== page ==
LITTLETON, Colo. -- You’d think school visits by a professional athlete would be inspirational for the kids, but for Rockies left-handed pitcher Kyle Freeland, it’s clearly the other way around.
On Friday morning, Wildcat Mountain Elementary School students -- first, those from the Special Olympics Unified Sports program, then all in grades 3-5 -- came to greet him, and they lifted Freeland’s spirits. Of course, his appearance lifted theirs, too, but ask Freeland and he’ll tell you that he was at least as buoyed as all the starry-eyed children combined.
“Every once in a while you [hear] a kid -- I had a couple today -- say, ‘You’re my favorite player; I want to pitch like you, play like you,’ ” Freeland said. “It’s really cool. It brings you back to how simple this game is and how easily you can have joy in this game, and put joy in other people’s lives. It warms my heart to have someone out there who’s 10 years old saying that.”
Wildcat Mountain Elementary earned the title “Coolest School” for the South Denver Region by raising nearly $10,000 for Special Olympics Colorado through its Polar Plunge, where folks dunked into wintry water for donations. Part of the prize was a visit from a Colorado professional athlete, and Freeland is very happy to be there for the cause.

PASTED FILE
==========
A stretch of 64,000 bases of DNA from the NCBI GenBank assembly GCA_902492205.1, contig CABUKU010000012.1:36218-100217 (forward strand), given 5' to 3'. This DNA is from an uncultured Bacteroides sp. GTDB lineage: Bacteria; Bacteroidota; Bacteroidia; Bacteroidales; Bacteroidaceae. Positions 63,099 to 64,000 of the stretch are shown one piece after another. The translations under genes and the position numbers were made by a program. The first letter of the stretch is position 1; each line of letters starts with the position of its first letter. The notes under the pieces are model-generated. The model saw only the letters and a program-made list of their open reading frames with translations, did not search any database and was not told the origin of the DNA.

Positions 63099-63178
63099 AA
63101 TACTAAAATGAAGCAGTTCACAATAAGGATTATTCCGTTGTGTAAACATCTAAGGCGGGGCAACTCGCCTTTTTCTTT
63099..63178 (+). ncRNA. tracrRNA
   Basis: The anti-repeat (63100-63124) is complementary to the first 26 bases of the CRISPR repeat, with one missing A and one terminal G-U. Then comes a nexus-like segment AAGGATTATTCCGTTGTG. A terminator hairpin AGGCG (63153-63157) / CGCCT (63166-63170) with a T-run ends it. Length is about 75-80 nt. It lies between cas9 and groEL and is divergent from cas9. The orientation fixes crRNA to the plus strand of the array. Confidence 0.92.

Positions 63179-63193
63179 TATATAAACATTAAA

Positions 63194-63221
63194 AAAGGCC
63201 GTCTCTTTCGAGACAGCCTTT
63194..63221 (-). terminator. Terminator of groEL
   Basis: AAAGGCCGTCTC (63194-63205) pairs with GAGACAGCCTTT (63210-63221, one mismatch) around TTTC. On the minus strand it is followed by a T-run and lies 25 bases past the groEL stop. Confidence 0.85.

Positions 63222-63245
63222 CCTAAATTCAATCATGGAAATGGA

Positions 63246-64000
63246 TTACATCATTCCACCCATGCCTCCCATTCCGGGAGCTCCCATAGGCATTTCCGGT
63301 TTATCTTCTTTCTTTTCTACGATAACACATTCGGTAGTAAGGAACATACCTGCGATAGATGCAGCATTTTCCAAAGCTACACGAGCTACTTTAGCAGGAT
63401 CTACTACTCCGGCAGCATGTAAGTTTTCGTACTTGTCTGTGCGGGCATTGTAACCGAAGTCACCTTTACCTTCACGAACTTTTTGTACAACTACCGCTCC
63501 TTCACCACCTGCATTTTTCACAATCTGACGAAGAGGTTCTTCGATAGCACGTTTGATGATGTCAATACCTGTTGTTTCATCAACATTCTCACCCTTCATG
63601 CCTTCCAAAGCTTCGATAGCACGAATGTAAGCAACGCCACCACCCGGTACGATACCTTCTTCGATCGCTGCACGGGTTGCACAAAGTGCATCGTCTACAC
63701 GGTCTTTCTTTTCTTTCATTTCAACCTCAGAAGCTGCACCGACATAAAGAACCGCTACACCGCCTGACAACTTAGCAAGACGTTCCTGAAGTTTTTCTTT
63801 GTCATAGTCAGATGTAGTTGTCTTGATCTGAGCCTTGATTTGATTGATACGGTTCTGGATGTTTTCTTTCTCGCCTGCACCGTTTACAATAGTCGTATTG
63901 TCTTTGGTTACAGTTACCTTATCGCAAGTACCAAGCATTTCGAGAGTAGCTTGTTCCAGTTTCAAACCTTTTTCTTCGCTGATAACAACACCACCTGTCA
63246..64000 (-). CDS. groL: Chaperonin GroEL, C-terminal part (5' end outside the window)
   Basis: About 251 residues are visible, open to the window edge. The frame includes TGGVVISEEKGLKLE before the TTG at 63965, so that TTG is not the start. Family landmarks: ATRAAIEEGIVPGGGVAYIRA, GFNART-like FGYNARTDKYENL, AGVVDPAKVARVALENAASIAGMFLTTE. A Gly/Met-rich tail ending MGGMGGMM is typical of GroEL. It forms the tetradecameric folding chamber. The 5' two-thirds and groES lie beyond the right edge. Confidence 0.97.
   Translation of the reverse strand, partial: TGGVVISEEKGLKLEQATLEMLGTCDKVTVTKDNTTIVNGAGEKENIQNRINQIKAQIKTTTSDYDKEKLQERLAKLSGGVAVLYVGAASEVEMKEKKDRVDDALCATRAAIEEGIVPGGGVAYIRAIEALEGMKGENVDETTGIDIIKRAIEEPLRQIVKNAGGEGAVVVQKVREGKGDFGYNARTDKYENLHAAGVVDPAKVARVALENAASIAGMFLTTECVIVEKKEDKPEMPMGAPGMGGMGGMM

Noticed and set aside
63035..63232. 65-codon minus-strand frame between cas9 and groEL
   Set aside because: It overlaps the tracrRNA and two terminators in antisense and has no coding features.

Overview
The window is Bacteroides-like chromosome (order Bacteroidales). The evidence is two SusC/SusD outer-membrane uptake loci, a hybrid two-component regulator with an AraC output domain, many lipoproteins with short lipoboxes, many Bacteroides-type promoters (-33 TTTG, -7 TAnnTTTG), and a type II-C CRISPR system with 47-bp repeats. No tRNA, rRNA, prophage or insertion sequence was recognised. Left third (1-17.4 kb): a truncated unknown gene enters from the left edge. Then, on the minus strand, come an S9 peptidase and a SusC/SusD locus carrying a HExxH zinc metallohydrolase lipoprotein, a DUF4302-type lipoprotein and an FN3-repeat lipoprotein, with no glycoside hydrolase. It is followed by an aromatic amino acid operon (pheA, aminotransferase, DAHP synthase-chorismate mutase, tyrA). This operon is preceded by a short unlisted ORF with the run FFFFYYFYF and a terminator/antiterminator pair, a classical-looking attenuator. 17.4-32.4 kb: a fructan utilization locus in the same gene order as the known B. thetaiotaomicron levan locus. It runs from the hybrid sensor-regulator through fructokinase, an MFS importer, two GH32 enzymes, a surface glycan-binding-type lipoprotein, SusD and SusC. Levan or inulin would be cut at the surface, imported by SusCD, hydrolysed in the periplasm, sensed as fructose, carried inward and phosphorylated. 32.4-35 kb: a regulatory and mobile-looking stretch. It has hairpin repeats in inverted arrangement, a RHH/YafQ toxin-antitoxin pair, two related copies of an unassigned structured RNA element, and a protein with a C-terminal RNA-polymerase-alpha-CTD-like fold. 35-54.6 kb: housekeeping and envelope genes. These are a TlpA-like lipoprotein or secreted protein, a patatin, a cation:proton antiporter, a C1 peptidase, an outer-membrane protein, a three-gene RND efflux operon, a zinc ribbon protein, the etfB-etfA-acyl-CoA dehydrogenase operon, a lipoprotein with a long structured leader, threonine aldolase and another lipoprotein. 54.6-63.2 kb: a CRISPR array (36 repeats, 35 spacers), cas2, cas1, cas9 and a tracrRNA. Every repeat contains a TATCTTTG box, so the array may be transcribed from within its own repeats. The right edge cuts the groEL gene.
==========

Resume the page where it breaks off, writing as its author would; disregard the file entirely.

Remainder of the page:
It was on an off-day during the Rockies’ 2018 trip to Seattle that Freeland connected with Special Olympics, and the children knocked his heart out of the park.
Already familiar with the events, Freeland learned that Team Colorado was participating in the 2018 Special Olympics USA Games at the University of Washington. The Rockies had arrived in town at 1 a.m. For Freeland to make it, he had to be out of bed by 8 a.m. Freeland spent the day giving pep talks, laughing and celebrating -- a lot of celebrating.
“They did a great job. When I found out about [the event], I figured I’d go check it out, have some fun, meet Team Colorado,” Freeland said. “I met the soccer team in the morning and bounced around the facility and got to watch people compete in tennis, track and field, a whole bunch of stuff.
“The majority of the teams were going for medals, and I believe actually ended up going 18-for-18 on medals. It was really great. That’s where it started. I’ve worked a good amount with them since. We did some things last year and this [year], helping raise money for the Polar Plunge and getting people excited for next year.”
Ah, next year.
Friday was a nice step back for Freeland, who will begin lifting weights next week as he works to regain momentum after a rough season for him and the Rockies.
Freeland’s 3-11, 6.73 ERA this year was as well-documented as his fourth-place finish in the 2018 National League Cy Young Award voting, and his inspiring 6 2/3 scoreless innings in the Rockies’ 2-1, 12-inning 2018 NL Wild Card Game victory over the Cubs. Even with the joy the Wildcat Mountain students brought him, he sounded a bit forlorn during the assembly when one of the students asked how many games are in a season.
“[It’s] 162 games in the regular season,” he said. “If you make the postseason, it’s more.”